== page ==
I’ve now got slightly north of 400 miles on the new VFR. I’m really impressed with her—except for a couple of minor quibbles. In general, my overall rating for the VFR1200F is "Wheee!"
The DCT just…works. In heavy city traffic, where I spent about 4 hours today running a whole bunch of errands, just putting that bad boy in "D" and letting the automatic tranny take care of everything is just sweet. There’s enough oomph that you can zip by cars when you need to with a twist of the wrist. At the same time, it’s perfectly controllable power at all times. You can just toddle around town without a care.
The paddle shifter works pretty well in Manual mode, too, but I have to say, with the automatic Sport mode I just don’t use manual too much. I don’t know how Honda worked out the algorithm to when it shifts, and what gear it picks, but it’s pretty amazing. About 99% of the time it picks just the right gear for whatever you’re doing at the moment. However it does it, it’s pretty sophisticated.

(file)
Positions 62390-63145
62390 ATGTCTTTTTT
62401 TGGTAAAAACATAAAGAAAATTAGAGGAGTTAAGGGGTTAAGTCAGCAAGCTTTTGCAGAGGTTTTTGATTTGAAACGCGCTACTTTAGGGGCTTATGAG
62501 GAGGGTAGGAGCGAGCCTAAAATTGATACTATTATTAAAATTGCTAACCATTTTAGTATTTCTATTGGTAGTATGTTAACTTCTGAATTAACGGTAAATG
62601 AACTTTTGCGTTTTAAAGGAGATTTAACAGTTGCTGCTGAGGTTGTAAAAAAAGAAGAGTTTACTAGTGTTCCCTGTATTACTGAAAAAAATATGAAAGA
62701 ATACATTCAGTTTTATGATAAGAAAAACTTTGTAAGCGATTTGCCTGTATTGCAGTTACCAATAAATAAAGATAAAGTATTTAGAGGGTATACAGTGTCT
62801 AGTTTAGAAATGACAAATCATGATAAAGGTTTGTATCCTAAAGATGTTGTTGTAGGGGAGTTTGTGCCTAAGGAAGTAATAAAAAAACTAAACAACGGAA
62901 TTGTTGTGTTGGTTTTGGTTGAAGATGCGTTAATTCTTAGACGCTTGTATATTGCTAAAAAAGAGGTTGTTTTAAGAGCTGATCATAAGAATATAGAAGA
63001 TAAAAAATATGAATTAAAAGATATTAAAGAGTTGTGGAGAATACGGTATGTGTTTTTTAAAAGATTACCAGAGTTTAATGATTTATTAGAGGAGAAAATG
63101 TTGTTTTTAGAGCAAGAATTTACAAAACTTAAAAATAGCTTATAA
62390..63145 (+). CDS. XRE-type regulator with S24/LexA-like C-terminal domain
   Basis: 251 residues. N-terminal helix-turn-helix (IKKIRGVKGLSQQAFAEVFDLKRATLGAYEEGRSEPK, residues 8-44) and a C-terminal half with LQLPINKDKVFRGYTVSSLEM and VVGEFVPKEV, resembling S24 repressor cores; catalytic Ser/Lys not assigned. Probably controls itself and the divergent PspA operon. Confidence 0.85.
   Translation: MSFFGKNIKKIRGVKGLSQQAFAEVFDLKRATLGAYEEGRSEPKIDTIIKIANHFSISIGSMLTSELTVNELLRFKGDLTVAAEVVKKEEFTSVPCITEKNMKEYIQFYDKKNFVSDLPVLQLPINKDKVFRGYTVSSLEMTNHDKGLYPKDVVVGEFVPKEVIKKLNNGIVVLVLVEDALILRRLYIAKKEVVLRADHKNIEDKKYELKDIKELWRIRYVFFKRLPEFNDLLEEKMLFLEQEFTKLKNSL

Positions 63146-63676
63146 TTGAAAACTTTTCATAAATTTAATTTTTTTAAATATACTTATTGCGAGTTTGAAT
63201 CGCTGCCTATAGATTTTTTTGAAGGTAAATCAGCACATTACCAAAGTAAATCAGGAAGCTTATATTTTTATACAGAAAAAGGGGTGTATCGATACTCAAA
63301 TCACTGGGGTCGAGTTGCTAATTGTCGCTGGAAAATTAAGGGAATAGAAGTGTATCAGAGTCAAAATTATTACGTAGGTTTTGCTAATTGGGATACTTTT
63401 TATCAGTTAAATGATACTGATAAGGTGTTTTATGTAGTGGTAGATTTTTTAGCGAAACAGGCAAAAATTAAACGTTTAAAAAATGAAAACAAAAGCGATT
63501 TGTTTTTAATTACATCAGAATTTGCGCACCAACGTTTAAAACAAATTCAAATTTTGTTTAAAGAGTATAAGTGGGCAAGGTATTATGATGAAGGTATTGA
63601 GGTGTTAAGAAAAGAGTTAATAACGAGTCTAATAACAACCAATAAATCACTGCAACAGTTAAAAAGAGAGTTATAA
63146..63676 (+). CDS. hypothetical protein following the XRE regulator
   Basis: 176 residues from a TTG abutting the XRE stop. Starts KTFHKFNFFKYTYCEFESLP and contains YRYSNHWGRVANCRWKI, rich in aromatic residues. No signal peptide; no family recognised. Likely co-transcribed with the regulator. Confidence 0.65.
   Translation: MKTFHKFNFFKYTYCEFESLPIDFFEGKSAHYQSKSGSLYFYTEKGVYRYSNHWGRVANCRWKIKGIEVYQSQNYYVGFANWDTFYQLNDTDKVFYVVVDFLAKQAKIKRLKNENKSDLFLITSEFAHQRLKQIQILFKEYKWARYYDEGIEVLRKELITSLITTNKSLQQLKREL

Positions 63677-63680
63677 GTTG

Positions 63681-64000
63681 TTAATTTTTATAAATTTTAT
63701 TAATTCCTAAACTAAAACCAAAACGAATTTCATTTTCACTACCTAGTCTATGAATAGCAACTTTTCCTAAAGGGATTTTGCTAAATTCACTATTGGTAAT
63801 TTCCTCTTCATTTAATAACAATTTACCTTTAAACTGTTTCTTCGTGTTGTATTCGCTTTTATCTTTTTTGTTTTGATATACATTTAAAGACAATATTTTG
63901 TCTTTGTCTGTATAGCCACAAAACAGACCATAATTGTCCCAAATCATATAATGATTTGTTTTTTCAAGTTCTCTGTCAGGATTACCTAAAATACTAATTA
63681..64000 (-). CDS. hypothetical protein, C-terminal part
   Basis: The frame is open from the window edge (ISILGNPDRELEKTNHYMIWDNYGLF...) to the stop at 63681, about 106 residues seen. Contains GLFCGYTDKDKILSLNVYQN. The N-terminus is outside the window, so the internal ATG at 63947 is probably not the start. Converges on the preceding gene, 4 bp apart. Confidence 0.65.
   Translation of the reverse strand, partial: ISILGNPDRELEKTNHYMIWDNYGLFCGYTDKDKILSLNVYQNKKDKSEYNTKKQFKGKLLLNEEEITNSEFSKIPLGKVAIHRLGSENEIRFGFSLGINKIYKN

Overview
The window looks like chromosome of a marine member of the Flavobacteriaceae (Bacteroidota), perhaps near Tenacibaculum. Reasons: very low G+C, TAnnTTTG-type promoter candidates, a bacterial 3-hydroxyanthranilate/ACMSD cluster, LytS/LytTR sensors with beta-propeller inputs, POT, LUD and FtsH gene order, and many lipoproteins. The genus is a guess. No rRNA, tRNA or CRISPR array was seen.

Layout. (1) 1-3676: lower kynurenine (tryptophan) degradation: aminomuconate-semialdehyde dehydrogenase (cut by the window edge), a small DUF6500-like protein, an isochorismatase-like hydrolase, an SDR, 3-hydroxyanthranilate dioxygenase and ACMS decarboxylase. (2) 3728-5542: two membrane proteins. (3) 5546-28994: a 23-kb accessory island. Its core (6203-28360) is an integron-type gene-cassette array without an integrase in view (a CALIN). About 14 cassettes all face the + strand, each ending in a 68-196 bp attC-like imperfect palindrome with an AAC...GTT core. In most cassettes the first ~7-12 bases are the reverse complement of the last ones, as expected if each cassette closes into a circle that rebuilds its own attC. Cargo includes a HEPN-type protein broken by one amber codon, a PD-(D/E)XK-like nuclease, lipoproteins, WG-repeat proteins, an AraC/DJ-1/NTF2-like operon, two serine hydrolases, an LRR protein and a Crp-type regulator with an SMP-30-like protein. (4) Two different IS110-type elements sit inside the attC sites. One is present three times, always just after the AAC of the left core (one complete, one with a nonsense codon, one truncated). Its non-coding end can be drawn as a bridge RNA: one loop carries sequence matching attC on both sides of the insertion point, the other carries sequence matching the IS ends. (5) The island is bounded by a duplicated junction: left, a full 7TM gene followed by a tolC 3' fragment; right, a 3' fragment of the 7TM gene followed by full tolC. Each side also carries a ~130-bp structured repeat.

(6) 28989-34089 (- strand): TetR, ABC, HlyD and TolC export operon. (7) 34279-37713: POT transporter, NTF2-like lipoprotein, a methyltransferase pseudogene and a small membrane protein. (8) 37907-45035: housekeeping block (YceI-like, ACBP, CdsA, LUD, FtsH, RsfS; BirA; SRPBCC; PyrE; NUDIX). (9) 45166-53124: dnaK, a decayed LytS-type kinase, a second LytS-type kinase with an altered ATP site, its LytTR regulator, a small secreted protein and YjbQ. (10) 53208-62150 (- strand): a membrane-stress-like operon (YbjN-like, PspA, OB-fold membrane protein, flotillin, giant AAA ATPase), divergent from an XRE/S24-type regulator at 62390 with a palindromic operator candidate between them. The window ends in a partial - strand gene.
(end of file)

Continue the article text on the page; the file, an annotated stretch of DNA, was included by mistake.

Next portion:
There is some vibration, but it’s not intrusive or bothersome. It’s nice V-4 vibration. I dunno how to explain it, except to say its part of the bike’s character. It lets you know you’re on a V-4 instead of an I-4. It doesn’t make your little hands sleepy or anything. It’s just…there. I like it. It kind of has the same feel as the BMW Boxer. It’s a good vibration.
Luggage is a problem. The VFR has a really wide tail light assembly. I’ve tried a couple of different sets of sport bags for the tail and they just don’t fit, without covering up most of the turn signals. I’m beginning to think this is an intentional design move by Honda to force people to buy the EOM luggage for $1000+.
Either way, I can’t seem to find saddlebags that fit, look nice, and don’t obscure the rear lights. So, I still have nothing but my Tourmaster top case to carry stuff with. I’d really like some other luggage options. I guess I’ll have to keep looking, because I really don’t want to have to pay Honda an outrageous price for what are essentially plastic boxes.